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Having read up a bit about ethernet jumbo frames, I'm wondering. There seem to be technical advantages to being able to use larger than 1500 byte ethernet frames in some cases. Just enabling jumbo frames on a network card is not backward compatible and should not be done unless the entire network supports jumbo frames. I've read the IETF draft and I'm wondering why there is no autonegotiation for jumbo frames.

The latency of 9K frames on gigabit ethernet is less than that of 1500b frames on 100mbit, and technical problems such as the CRC being inadequate for large frames could also be fixed by autonegotiation. Mixing jumbo and non jumbo ethernet equipment would require a solution such as ethernet-level 'fragmentation required' messages or separate mtu discovery for every destination mac address, but it doesn't seem unsolvable.

So:

  • Other backward incompatible ethernet settings are autonegotiated, why not jumbo frames?
  • Are there technical reasons jumbo frames could not be autonegotiated?
  • Are there political or other reasons?
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closed as not constructive by Chopper3, Tom O'Connor, MikeyB, HopelessN00b, RobM Oct 2 '12 at 16:22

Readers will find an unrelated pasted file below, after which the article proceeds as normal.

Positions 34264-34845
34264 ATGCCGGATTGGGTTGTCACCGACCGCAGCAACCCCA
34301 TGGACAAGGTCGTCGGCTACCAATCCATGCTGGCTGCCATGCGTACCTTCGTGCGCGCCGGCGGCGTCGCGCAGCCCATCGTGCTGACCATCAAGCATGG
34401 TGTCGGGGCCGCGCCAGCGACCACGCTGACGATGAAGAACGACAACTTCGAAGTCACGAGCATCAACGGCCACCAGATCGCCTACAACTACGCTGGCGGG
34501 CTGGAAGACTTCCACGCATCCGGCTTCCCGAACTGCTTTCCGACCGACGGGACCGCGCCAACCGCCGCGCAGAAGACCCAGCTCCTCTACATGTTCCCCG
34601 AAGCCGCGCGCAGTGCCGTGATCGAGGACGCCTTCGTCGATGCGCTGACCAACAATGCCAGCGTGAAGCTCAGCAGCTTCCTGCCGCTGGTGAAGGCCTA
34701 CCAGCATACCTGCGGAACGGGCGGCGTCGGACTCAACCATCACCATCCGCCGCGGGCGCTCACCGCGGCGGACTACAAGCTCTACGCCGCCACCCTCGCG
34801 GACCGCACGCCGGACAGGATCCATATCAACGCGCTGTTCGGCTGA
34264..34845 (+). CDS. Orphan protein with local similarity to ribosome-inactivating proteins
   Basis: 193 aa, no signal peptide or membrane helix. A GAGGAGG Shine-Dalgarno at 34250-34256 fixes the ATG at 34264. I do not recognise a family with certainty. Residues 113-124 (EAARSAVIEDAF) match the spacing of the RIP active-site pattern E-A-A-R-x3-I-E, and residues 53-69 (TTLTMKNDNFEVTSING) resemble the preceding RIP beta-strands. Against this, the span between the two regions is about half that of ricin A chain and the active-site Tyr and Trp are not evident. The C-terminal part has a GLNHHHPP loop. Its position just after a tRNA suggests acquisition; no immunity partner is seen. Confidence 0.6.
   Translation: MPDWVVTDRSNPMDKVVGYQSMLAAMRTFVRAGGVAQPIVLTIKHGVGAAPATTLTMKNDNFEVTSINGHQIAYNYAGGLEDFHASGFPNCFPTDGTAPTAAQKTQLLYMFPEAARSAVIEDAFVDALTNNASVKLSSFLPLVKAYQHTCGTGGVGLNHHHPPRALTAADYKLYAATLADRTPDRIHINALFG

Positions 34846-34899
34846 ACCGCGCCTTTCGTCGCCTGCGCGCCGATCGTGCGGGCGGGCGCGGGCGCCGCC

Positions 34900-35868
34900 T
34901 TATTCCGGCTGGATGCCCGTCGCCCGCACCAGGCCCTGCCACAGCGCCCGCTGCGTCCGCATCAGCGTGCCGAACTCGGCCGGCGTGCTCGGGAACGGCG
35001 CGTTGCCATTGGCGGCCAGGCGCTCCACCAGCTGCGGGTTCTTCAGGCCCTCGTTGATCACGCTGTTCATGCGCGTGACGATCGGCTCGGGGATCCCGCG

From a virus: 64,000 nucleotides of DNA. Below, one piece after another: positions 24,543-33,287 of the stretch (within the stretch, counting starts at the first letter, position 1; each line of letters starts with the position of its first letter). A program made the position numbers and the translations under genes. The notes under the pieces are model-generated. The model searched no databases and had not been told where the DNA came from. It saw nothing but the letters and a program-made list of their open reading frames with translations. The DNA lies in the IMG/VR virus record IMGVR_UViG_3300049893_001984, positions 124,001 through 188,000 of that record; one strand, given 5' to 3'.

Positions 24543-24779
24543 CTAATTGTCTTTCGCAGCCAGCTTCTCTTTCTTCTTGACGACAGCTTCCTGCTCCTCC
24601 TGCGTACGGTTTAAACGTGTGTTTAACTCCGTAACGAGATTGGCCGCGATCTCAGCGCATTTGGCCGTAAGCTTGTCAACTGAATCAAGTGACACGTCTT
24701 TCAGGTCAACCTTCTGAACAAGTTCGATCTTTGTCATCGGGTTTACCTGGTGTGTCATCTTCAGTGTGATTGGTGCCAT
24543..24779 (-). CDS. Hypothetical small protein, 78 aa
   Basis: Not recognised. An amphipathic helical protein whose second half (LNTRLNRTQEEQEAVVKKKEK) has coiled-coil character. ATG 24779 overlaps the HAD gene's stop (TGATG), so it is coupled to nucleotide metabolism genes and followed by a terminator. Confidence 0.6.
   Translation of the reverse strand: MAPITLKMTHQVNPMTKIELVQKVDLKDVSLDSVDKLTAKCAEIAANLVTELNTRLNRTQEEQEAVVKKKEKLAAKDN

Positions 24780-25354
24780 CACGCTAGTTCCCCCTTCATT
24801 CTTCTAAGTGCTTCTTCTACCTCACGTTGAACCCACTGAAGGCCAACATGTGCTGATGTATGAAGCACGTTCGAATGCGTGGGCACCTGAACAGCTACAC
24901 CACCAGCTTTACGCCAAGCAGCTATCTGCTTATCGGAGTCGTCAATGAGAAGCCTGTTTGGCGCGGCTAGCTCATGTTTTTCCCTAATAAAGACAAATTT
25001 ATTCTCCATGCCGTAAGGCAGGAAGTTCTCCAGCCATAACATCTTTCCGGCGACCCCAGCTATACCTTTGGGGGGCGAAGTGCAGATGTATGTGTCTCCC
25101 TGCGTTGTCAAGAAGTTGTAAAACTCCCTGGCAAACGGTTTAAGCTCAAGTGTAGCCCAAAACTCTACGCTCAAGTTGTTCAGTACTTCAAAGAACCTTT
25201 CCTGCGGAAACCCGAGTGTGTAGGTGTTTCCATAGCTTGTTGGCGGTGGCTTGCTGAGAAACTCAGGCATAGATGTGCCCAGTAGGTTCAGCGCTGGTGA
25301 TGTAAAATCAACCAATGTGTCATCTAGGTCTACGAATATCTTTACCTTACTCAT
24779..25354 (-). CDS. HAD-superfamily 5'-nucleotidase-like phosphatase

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You should check out this document from the Ethernet Alliance, specifically the section about "Jumbo Frame Enablement" where they say "MTU discovery along Layer 2 pathways must be supported … a purely Layer 2 mechanism has not been standardized." -- That would be the nail in the coffin right there. –  voretaq7 Oct 2 '12 at 16:26
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Jumbo frames are not approved for Ethernet by the IEEE (the relevant standards body). It is a "vendor" extension without standardization (in the stricter sense of the word, as the industry has obviously come to a relative consensus on the technology). Because Jumbo Frames aren't standardized, there can't be a standard for negotiating them. There's no "vendor" extension for negotiation because nobody has written and implemented one. –  Chris S Oct 2 '12 at 16:26

1 Answer 1

I found a partial answer through this answer:

http://www.chelsio.com/jumbo_enet_frames.html

However it is not entirely impartial as it is by a network gear manufacturer who tries to promote their network cards with tcp offload engine. However, that is not without its problems either. And even if 9k is too much for some applications, that doesn't mean 1500 is large enough. So any additional/unbiased answers are still appreciated.

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